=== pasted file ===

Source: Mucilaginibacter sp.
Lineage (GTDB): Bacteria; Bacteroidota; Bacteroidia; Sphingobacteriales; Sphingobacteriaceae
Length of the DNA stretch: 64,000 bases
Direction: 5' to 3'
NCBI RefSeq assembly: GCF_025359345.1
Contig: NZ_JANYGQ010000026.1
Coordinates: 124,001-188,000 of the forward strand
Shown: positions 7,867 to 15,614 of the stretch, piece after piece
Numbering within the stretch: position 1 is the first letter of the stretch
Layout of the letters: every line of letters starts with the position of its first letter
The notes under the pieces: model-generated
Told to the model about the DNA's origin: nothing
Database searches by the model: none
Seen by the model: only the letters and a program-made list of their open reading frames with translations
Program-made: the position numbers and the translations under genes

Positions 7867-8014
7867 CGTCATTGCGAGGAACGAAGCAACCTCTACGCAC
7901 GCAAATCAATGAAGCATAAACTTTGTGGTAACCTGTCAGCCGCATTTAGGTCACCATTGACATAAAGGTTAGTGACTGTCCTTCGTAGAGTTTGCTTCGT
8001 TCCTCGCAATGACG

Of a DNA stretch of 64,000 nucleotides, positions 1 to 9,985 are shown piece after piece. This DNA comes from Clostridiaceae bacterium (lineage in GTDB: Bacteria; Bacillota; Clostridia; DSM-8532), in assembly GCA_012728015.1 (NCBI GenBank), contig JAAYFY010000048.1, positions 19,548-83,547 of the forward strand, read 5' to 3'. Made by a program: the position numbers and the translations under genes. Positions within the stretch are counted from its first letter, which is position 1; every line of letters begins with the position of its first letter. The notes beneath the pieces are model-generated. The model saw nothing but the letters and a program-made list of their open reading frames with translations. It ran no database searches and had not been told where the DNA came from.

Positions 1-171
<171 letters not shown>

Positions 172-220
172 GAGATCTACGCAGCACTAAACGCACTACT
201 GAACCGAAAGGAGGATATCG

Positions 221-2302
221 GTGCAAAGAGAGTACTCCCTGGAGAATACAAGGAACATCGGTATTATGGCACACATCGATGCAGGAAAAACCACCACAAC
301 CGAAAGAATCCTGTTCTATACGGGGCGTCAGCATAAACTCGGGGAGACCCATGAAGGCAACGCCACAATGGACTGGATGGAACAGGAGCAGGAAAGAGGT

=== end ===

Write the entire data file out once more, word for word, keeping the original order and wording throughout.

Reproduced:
Source: Mucilaginibacter sp.
Lineage (GTDB): Bacteria; Bacteroidota; Bacteroidia; Sphingobacteriales; Sphingobacteriaceae
Length of the DNA stretch: 64,000 bases
Direction: 5' to 3'
NCBI RefSeq assembly: GCF_025359345.1
Contig: NZ_JANYGQ010000026.1
Coordinates: 124,001-188,000 of the forward strand
Shown: positions 7,867 to 15,614 of the stretch, piece after piece
Numbering within the stretch: position 1 is the first letter of the stretch
Layout of the letters: every line of letters starts with the position of its first letter
The notes under the pieces: model-generated
Told to the model about the DNA's origin: nothing
Database searches by the model: none
Seen by the model: only the letters and a program-made list of their open reading frames with translations
Program-made: the position numbers and the translations under genes

Positions 7867-8014
7867 CGTCATTGCGAGGAACGAAGCAACCTCTACGCAC
7901 GCAAATCAATGAAGCATAAACTTTGTGGTAACCTGTCAGCCGCATTTAGGTCACCATTGACATAAAGGTTAGTGACTGTCCTTCGTAGAGTTTGCTTCGT
8001 TCCTCGCAATGACG

Of a DNA stretch of 64,000 nucleotides, positions 1 to 9,985 are shown piece after piece. This DNA comes from Clostridiaceae bacterium (lineage in GTDB: Bacteria; Bacillota; Clostridia; DSM-8532), in assembly GCA_012728015.1 (NCBI GenBank), contig JAAYFY010000048.1, positions 19,548-83,547 of the forward strand, read 5' to 3'. Made by a program: the position numbers and the translations under genes. Positions within the stretch are counted from its first letter, which is position 1; every line of letters begins with the position of its first letter. The notes beneath the pieces are model-generated. The model saw nothing but the letters and a program-made list of their open reading frames with translations. It ran no database searches and had not been told where the DNA came from.

Positions 1-171
<171 letters not shown>

Positions 172-220
172 GAGATCTACGCAGCACTAAACGCACTACT
201 GAACCGAAAGGAGGATATCG

Positions 221-2302
221 GTGCAAAGAGAGTACTCCCTGGAGAATACAAGGAACATCGGTATTATGGCACACATCGATGCAGGAAAAACCACCACAAC
301 CGAAAGAATCCTGTTCTATACGGGGCGTCAGCATAAACTCGGGGAGACCCATGAAGGCAACGCCACAATGGACTGGATGGAACAGGAGCAGGAAAGAGGT